Tuesday, August 21, 2007

"Read A Book" - The Rap Video

I stumbled across the following video on YouTube.com. It is a somewhat entertaining satire on the state of hip hop today. I edited the description of the video:
This was shot on BET Animation [for] "106 & Park". It is a satirical observation on the current ridiculous, offensive, and embarrassing state of the once noble art of hip hop. The rapper who made the song is also satirizing the current popular rap music which is an embarrassment to everything [that] rap was. While making this social satire, he also provides a positive message [mixed with some] social commentary.

Due to excessive cussin' and gratuitous use of the n-word,
this video is NOT suitable for children.

plez sez: i grappled with myself for several days trying to decide whether to post this video on my blog. i don't want anyone to misconstrue this blog as a supporter of this kind of "art."

i tend to agree with the video description that this is a sad commentary on the state of rap (and hip hop). the question we should ask, "what is more important, the message or the messenger?" should we continue to support and make millionaires out of the kind of "artists" who would write, produce, and distribute something that you wouldn't want your young children to listen to?

back in the day, it was understood that Millie Jackson, Redd Foxx, and Richard Pryor were only for adults. but now, "artists" like Snoop Dogg and 50 Cent enjoy mass distribution and airplay of their "art" no matter how crude and vile the content.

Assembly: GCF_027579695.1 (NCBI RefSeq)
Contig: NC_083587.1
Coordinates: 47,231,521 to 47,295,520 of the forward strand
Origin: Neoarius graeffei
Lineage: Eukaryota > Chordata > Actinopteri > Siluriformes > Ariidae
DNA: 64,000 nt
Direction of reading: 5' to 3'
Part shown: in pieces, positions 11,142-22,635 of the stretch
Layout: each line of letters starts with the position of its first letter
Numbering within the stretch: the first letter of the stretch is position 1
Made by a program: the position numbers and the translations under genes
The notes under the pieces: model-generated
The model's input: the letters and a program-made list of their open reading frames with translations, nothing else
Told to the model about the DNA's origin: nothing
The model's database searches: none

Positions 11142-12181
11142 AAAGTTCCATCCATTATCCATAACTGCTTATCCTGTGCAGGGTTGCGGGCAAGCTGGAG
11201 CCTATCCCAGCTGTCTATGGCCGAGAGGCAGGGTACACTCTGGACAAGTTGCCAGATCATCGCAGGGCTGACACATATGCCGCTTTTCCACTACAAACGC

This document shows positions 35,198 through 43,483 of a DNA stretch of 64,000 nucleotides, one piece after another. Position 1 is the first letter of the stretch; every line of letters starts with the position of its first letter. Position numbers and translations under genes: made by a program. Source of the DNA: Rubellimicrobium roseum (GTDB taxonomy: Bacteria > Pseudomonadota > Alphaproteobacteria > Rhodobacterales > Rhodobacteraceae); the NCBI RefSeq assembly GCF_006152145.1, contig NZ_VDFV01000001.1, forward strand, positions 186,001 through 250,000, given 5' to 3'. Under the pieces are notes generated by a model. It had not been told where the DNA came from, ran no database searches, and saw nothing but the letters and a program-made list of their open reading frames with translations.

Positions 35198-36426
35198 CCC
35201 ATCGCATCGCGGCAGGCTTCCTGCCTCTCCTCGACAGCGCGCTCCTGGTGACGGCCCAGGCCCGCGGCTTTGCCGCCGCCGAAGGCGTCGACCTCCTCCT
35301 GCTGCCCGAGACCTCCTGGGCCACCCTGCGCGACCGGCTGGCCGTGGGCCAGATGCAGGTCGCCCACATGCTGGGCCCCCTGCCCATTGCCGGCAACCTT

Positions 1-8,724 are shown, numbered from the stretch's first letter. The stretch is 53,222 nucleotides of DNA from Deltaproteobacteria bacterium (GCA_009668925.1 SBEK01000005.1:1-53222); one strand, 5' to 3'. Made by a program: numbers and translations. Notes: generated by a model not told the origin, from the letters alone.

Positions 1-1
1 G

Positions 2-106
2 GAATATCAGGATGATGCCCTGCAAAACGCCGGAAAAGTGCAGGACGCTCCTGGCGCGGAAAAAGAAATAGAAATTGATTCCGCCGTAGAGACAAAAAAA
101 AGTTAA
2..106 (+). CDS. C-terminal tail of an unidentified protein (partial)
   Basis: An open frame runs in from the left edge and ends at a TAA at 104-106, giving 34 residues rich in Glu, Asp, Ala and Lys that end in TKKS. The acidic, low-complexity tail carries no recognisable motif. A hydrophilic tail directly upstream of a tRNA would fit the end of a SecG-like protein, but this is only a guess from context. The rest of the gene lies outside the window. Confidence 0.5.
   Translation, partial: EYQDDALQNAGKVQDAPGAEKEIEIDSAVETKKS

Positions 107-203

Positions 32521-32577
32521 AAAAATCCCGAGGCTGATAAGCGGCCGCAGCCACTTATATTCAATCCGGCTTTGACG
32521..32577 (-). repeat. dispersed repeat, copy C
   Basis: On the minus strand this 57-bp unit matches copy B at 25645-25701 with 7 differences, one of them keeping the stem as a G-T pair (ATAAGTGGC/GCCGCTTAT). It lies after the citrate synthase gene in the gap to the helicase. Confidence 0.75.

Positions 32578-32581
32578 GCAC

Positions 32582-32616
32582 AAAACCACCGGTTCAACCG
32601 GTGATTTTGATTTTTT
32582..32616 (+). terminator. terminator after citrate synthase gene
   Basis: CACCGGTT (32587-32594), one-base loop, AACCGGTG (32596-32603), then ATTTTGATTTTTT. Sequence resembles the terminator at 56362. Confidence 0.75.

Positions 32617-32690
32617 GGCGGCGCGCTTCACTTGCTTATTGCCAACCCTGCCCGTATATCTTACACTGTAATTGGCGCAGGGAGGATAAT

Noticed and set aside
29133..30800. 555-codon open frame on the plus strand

i remember when rap music first enjoyed popularity (late 70's and early 80's): there wasn't an emphasis on "keepin' it real"! there was little or no cursing. believe it or not, but the Video Vixen is a relatively new phenomenon. and the n-word didn't enjoy such popularity in our music.

if it weren't so sad, it would be funny.

damn! i long for the days of rap songs like "The Message" by Grandmaster Flash and the Furious Five."


Mizrepresent said...

I hear you Plez...since i consider myself and old hip-hop head, i was pacified on Grand Master Flash and the Furious Five, Sugar Hill Gang, and others...The message was like my anthem, during a very difficult time, at a time where i was defining myself...we all go through it, after puberty, last college years, and i'm facing so much adversity...i sang that song in my sleep..."Don't push me...cuz i'm close to the edge...i'm trying not to lose my head."

Lori said...

Yes, we are so far removed from "The Message" it's not even funny. Like Mizrepresent, that song reminds me of my college years. She sang it in her sleep, heck, I started humming it as soon as I got up and my feet hit the floor (LOL). "It's like a jungle sometimes, makes me wonder how I keep from going under . . ."

Francis L. Holland Blog said...

Plez, please read this essay about all that my mother, who was a college professor did to try to get the public school system to educate me, before she had to take me out of the public school system and educate me on her own dime.

Now, if my mother, who was working on her doctorate and teaching at a college when all of this occurred, had this much trouble advocating for her sons, then what hope is there for less-educated parents struggling with systemically color-aroused school systems organized to practice discrimination against our children?

There IS hope, but only by fighting tooth and nail day after day, and NEVER taking "no" for an answer.

Best bet: Home school your children yourselves if you can! Use the GED system as an alternative to high schools where 50% of students are flunking anyway.